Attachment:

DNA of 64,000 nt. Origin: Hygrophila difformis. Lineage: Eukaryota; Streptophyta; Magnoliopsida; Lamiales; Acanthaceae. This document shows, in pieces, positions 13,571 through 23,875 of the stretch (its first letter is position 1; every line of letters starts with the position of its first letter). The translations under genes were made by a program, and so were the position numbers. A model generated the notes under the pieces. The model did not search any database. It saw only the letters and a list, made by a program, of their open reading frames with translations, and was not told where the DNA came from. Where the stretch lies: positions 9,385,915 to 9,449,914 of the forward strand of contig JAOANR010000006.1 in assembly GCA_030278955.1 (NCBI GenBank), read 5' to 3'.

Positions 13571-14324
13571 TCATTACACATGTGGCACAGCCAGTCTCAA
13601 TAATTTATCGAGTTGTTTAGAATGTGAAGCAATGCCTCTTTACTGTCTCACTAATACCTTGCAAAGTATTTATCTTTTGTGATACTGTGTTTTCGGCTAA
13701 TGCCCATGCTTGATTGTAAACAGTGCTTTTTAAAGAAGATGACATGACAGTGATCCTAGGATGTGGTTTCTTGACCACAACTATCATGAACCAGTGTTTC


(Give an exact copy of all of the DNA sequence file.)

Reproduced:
DNA of 64,000 nt. Origin: Hygrophila difformis. Lineage: Eukaryota; Streptophyta; Magnoliopsida; Lamiales; Acanthaceae. This document shows, in pieces, positions 13,571 through 23,875 of the stretch (its first letter is position 1; every line of letters starts with the position of its first letter). The translations under genes were made by a program, and so were the position numbers. A model generated the notes under the pieces. The model did not search any database. It saw only the letters and a list, made by a program, of their open reading frames with translations, and was not told where the DNA came from. Where the stretch lies: positions 9,385,915 to 9,449,914 of the forward strand of contig JAOANR010000006.1 in assembly GCA_030278955.1 (NCBI GenBank), read 5' to 3'.

Positions 13571-14324
13571 TCATTACACATGTGGCACAGCCAGTCTCAA
13601 TAATTTATCGAGTTGTTTAGAATGTGAAGCAATGCCTCTTTACTGTCTCACTAATACCTTGCAAAGTATTTATCTTTTGTGATACTGTGTTTTCGGCTAA
13701 TGCCCATGCTTGATTGTAAACAGTGCTTTTTAAAGAAGATGACATGACAGTGATCCTAGGATGTGGTTTCTTGACCACAACTATCATGAACCAGTGTTTC